Singapore’s largest indoor farm to give food firms and national food security a boost

By Lester Wan contact

- Last updated on GMT

VertiVegies will use full-scale production hardware from Sanan Bio.
VertiVegies will use full-scale production hardware from Sanan Bio.

Related tags: indoor farming, vertical farming, Organic agriculture, Singapore, South east asia, Food security

Land-scarce Singapore will receive a timely boon with the republic’s largest indoor farm boosting local produce and giving food firms greater locally-sourced options.

With investment and support from one of the most technologically-advanced indoor vertical farming companies, Sanan Sino-Sciences Photobiotech (SananBio), Singapore’s VertiVegies is building a 20,000m2 ​indoor vertical plant factory in the Lim Chu Kang area.

“After years of intensive research in this upcoming disruptive sector, we are pleased to enter the Singapore market with our local partner, VertiVegies. Singapore’s unique situation where there is limited land availability makes the deployment of high-technology farming very important, and we are excited to provide effective solutions through our technology for Singapore and the region, to facilitate necessary steps towards food security,”​ said Zhan Zhuo, CEO of SananBio.

“We hope this partnership will give a significant boost to Singapore’s agri-tech industry, catalyse future research collaborations, and create opportunities for regional expansion,”​ added Png Cheong Boon, CEO of Enterprise Singapore.

For industry and nation

The new indoor vertical plant factory will produce many varieties of fresh and sustainable vegetables to supply the country, which includes leafy greens, microgreens, herbs and fruits.

One of VertiVegies' directors, Veera Sekaran, told FoodNavigator-Asia​ that local food manufacturers and processors would now have the new option to use or process local varieties, which was something “previously inconceivable”​. The facility and its produce will also “improve their operations”​ due to the food safety, traceability, nutrition and improved shelf life offered.

He said the company would explore all sales channels, including food processors and “other B2B avenues”​, and has already initiated discussions with various local customers.

As for the nation, the produce will be for the local market and will provide an array of fresh, nutritious and safe vegetable products, boosting the island’s so-far limited agricultural produce.

“This (factory) will be able to produce all year round, irrespective of external climatic conditions,” ​another director, Ankesh Shahra, told us.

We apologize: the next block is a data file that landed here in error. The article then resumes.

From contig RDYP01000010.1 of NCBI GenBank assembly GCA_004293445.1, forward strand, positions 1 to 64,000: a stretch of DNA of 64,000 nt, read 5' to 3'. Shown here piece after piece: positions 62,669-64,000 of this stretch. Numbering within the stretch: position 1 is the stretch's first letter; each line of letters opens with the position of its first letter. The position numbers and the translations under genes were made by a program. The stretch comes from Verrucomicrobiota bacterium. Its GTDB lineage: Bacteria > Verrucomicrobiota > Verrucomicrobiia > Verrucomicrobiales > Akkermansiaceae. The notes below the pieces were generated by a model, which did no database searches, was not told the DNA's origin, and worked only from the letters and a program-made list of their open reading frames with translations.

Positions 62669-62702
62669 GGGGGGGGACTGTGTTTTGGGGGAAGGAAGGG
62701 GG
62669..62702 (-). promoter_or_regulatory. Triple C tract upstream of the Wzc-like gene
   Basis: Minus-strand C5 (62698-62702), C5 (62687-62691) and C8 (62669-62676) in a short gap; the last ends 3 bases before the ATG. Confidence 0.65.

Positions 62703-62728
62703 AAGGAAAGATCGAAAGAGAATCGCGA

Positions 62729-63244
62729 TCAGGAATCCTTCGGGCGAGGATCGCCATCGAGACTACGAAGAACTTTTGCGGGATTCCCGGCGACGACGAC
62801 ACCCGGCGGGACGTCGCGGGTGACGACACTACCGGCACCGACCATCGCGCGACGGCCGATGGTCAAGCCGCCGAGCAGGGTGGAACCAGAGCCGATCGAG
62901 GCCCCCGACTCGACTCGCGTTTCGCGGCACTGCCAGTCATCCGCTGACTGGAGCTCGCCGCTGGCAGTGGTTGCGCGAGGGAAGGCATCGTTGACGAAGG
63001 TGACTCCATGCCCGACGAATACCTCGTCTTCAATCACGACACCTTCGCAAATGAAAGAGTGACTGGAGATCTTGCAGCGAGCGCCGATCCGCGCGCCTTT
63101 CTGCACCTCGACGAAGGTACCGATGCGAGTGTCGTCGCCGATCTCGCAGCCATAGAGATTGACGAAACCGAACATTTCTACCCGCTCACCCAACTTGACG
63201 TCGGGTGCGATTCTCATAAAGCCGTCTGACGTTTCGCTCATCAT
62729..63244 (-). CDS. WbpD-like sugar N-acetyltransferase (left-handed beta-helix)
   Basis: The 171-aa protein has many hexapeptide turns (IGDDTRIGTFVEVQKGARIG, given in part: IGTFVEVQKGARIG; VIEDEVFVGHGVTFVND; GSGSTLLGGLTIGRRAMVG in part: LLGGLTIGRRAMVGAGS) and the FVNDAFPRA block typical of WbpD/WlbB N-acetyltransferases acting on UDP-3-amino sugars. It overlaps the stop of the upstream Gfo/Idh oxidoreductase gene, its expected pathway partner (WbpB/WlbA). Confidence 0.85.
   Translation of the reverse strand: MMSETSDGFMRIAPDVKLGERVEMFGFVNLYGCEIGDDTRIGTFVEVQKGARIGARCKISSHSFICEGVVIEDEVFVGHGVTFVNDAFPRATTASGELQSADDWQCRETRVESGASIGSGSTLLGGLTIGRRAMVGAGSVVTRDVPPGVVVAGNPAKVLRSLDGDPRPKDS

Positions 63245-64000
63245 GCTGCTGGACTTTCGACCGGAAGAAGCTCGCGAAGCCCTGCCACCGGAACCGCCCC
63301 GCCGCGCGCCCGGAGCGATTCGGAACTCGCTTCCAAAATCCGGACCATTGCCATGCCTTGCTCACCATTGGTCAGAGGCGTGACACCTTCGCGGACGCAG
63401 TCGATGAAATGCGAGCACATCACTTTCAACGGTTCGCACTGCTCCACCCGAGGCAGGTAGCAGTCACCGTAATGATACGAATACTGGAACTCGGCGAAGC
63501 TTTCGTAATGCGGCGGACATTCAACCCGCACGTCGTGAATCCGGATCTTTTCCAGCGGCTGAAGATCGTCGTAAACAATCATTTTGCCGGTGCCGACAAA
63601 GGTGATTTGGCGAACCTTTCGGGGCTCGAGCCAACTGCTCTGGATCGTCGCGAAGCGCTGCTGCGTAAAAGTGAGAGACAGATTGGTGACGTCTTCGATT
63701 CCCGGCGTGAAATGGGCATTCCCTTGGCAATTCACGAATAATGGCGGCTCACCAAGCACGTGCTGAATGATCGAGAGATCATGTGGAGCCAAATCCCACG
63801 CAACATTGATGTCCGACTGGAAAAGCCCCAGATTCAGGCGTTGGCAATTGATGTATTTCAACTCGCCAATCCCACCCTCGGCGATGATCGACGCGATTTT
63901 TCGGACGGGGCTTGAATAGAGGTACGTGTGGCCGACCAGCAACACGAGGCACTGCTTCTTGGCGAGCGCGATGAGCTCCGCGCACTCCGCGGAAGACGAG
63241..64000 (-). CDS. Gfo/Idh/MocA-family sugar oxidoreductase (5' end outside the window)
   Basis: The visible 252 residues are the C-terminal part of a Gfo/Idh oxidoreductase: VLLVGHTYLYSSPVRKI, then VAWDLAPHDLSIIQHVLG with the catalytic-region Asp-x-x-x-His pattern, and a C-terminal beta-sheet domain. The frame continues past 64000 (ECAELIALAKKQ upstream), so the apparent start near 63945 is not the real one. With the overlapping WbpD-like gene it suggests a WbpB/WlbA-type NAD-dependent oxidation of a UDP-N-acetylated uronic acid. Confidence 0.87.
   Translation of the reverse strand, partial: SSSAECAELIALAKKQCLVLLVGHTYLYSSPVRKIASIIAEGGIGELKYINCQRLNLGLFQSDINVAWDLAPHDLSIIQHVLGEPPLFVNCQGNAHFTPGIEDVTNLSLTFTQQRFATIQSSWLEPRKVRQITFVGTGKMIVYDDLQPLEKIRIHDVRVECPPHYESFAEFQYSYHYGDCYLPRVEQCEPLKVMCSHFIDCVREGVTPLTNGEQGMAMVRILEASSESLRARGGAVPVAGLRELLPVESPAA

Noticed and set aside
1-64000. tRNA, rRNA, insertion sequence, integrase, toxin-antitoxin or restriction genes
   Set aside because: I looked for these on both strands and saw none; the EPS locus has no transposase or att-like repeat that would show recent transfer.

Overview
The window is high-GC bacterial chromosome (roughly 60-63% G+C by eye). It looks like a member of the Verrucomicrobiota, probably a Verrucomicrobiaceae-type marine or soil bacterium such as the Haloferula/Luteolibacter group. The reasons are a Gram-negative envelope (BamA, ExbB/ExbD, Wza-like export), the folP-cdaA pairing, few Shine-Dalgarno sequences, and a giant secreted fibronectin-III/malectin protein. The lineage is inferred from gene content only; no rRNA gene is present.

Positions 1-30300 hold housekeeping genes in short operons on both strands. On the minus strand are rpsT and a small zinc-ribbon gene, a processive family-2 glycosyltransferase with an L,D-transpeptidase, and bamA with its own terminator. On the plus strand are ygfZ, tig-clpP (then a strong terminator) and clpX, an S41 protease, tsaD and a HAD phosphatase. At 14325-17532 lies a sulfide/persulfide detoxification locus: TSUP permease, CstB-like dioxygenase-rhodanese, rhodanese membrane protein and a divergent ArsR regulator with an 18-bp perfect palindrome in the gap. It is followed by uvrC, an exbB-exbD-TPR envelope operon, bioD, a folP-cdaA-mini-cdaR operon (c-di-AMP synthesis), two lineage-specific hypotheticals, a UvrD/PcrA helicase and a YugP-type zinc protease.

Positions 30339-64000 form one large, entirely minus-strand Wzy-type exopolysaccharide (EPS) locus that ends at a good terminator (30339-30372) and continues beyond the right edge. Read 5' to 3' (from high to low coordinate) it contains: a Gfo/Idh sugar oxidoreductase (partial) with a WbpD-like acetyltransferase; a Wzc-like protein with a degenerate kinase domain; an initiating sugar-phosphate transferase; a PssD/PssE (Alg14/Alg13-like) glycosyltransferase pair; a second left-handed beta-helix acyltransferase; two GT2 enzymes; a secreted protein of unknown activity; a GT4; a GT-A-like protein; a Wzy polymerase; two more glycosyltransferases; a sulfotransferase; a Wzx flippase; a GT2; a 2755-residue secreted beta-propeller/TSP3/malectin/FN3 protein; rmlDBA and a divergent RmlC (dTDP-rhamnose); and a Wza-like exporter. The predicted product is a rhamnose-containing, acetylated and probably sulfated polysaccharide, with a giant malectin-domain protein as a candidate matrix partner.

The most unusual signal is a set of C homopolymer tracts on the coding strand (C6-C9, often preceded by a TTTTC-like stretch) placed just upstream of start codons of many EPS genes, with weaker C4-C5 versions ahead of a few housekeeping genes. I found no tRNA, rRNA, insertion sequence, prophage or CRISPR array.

“We will reduce dependency on Old World industrial food supply chains that transport our food from miles and miles away. We will finally have a choice to consume locally, and that will reduce our dependency on a carbon-fuelled journey that promotes waste and greenhouse emissions.”

The new indoor vertical plant factory is expected to be ready by May 2019.

High-tech solutions

VertiVegies said the facility’s controlled environment cultivation has the power to positively impact Singapore’s food landscape by fulfilling the four pillars of food security: nourishment, waste reduction, resilience to climate change and local production.

The chemical-free facility will use hydroponics to grow plants, thereby eliminating the need for soil. There will be no chemical or pesticide used in the farming of the vegetables as compared to traditional soil-based farms.

The produce will be cultivated in high-end clean rooms with special filters and ultraviolet (UV) light, all designed to enhance food safety and nutrition. Moreover, Sanan Group, the parent company of SananBio, is the market leader in the manufacturing of efficient LEDs — providing a competitive advantage in cost-efficient cultivation.

Additionally, the intuitive system will automatically regulate temperature, water, humidity and the input of nutrients.

The factory utilises 90% recycled water, further preserving Singapore’s limited resources.

Other sustainability features of the facility include bio waste management and the use of renewable energy with solar power. The design of the facility also manages its energy requirements and minimises the overall energy outgo with optimised air circulation and cooling systems.

“We are providing radical solutions to very specific and continuing problems that Singapore faces, and this is the biggest motivation for us to innovate and persevere,” ​said Ankesh.

According to the firm, the factory’s automation will also provide jobs for domestic talent in Singapore for operating and maintaining these advanced facilities, which will require unique skillsets. The dependency on foreign labour for manual processes will therefore also be reduced.

Standards helping industry

Just a few months ago, Singapore launched its first organic standard​, which officials believed was the world’s first organic standard for produce grown in urban and indoor conditions.

Previously, if producers wanted to sell their produce as “organic” in Singapore, they had to obtain certification from an overseas accreditation body.

“We welcome certification as regulation will help the industry,”​ Veera told us.

“We will comply with all the requirements set forward by the Singapore Standards Council.”

According to the agreement, SananBio will invest for an equity stake of 25% in VertiVegies Pte Ltd. The remaining 75% stake will be held equally by Veera and Ankesh, the directors and promoters of VertiVegies.

VertiVegies will also use full-scale production hardware from Sanan.

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